Today I read about something that sounds like it would be perfectly at home in Orwell's dystopian future - - the "AspireAssist™ Aspiration Therapy System".
With Aspiration Therapy, patients “aspirate” (drain) a portion of their stomach contents after
each meal through an endoscopically-implanted tube, reducing the number of
calories absorbed by the body. The tube is implanted in the stomach, and leads
to a small, low-profile port at the surface of the skin. Aspiration performed
about twenty minutes after a meal will remove about a third of the calories
consumed. The AspireAssist is used in conjunction with a lifestyle modification
program, and requires careful and comprehensive medical monitoring."
To put this into simple terms, patients implant a tube into their stomach through their abdomen, through which they pump partially digested food after meals to prevent that food from being further metabolized by the body. As with other gastric bypass or bariatric surgeries, the device carries risks, and the manufacturer warns that common side effects include: "abdominal discomfort and constipation/diarrhea", as well as "infection, anemia, and buried bumper syndrome [aka the overgrowth of gastric mucosa over the inner bumper of a gastrostomy tube]". The Independent reports "Initial setbacks – and here's the really yucky part – have occurred
because the pump struggles to break up large foods. One patient reported
"clogging" and had to avoid eating cauliflower, broccoli, Chinese food,
stir fry, snow peas, pretzels, chips [french fries] and steak".
How does it work, do you ask?
"To begin Aspiration Therapy, a specially designed tube, known as the
A-Tube™, is placed in the stomach. The A-Tube is a thin silicone rubber
tube that connects the inside of the stomach directly to a discreet,
poker-chip sized Skin-Port on the outside of the abdomen. The Skin-Port
has a valve that can be opened or closed to control the flow of stomach
contents. The patient empties a portion of stomach contents after each
meal through this tube by connecting a small, handheld device to the
Skin-Port. The emptying process is called “aspiration”." The manufacturer recommends that patients initially aspirate after each major meal. Over time, as patients "learn to eat more healthfully", they can reduce the frequency of aspirations.
In its FAQ the manufacturer states: "Aspiration Therapy does not cause bulimia. Bulimia is a
psychological illness characterized by excessive and uncontrolled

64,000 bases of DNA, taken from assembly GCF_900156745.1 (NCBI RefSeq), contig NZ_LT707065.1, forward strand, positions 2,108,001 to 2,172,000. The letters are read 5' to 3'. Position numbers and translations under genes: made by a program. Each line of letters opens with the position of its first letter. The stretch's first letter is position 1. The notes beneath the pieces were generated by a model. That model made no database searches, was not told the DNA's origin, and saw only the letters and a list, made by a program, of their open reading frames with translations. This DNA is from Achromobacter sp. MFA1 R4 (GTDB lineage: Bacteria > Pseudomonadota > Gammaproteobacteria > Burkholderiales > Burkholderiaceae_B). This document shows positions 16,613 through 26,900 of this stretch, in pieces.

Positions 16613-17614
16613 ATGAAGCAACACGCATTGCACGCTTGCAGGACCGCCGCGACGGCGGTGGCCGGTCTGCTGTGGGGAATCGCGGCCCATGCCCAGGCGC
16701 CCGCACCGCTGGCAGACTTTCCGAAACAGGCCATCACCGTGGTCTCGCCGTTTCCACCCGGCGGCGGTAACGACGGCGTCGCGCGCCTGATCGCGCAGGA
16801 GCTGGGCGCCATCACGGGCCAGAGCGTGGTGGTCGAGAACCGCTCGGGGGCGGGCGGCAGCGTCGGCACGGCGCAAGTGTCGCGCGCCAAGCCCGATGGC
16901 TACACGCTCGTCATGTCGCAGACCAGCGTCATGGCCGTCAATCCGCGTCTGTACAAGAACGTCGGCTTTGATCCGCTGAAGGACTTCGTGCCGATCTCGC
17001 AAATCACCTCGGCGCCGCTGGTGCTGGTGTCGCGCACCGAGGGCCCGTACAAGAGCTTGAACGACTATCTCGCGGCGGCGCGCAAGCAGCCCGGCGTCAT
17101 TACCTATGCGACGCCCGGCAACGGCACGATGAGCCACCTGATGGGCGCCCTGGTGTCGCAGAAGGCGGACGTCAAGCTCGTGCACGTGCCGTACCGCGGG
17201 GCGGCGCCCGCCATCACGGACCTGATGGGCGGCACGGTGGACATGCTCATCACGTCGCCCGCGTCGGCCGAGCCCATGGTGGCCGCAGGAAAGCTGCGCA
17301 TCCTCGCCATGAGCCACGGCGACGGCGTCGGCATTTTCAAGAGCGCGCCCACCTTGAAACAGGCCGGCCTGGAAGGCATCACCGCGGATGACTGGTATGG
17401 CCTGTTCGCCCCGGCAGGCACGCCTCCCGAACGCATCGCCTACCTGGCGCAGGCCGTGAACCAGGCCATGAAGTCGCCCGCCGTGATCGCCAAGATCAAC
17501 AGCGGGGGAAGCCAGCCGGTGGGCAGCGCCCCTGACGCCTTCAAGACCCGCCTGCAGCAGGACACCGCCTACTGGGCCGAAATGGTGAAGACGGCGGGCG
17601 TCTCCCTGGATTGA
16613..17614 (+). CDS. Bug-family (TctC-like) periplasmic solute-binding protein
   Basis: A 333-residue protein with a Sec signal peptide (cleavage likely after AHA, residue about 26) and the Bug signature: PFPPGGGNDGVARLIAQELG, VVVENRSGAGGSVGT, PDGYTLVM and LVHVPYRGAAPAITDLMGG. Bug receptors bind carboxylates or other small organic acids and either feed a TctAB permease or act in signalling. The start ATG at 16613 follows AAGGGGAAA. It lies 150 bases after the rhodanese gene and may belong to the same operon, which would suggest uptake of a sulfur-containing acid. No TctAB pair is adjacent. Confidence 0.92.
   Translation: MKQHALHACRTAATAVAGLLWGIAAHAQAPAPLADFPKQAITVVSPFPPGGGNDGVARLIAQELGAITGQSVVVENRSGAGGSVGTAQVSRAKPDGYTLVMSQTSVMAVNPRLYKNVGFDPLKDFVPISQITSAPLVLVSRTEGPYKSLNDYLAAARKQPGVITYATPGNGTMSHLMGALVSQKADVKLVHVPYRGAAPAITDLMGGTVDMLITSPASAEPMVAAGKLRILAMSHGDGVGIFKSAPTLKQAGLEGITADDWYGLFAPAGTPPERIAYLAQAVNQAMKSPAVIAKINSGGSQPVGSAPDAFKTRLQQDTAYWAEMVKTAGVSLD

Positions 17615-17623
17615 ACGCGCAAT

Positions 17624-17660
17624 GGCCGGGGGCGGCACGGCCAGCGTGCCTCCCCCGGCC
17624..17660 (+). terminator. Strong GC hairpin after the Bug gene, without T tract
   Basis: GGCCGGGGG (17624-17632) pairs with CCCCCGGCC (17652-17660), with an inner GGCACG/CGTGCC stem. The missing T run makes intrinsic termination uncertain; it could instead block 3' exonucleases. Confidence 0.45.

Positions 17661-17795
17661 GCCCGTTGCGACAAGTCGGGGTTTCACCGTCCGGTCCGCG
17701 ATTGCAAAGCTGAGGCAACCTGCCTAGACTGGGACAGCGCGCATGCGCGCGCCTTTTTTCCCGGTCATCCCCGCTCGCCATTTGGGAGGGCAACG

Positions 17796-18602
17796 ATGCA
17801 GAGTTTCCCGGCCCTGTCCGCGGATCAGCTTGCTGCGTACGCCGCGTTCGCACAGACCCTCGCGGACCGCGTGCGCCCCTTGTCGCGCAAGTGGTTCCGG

binging episodes followed by purging. Bulimia is medically unsupervised,
while Aspiration Therapy is under the control of a physician and
electrolytes and metabolites are carefully monitored. One of the primary
dangers of bulimia is the damage to the teeth and esophagus due to
stomach acid; Aspiration Therapy poses no such risk. Additionally,
there is little overlap between people with bulimia and obesity. Patients who
wish to undergo Aspiration Therapy will undergo screening for bulimia and other
psychological illnesses to make sure they are eligible for therapy."
I suppose I feel an immediate and visceral reaction to this product (which is not yet approved for use in the U.S. or Canada) because it goes against the whole "there is no quick fix" reality of lifestyle change that leads to long term weight loss. Crash diets and dramatic programs may work in the short term, but if they are not sustainable in the long term, people revert to their original habits and gain the weight back (Oprah is an example, after her liquid diet).
I know that bariatric surgery or gastric bypass are solutions for many people, and many have experienced significant weight loss using these tools. But ultimately, any of these devices are only that - - tools - - that can assist an individual to adopt a healthier lifestyle. Some people can do it without the need of surgical interventions, and others obtain the medical assistance that they need. If a person does not change their underlying habits, however, no matter how they lose weight initially, they will revert. The literature is full of examples of people who have regained weight after bariatric surgery. None of these interventions are magic bullets.
I suppose that another reason that I dislike this approach is that it does nothing to alter a person's relationship with food. If you are a person prone to bingeing, you can continue to binge. The manufacturer's website promises that you can "eat normally" - - if your definition of normal eating is to eat double and triple portions, this device will do nothing to prevent that. What the device does is permit an individual to siphon off a portion of the food consumed, thereby mitigating the negative impacts of one's eating behaviours. But what about the bigger issue of moderating the food that is put into the body in the first place? This device does nothing towards this end.
I know that some people may be reading this and saying to themselves: "hey, that sounds like a fantastic idea! I can't wait until it gets approved here!". For me, I will stick my boring, but tried and true lifestyle changes and keep working out and eating sensibly, every day. It's not as dramatic, but it's safe and works for me. Plus I don't have a smelly hatch in my stomach - - that can't look good in a bikini...!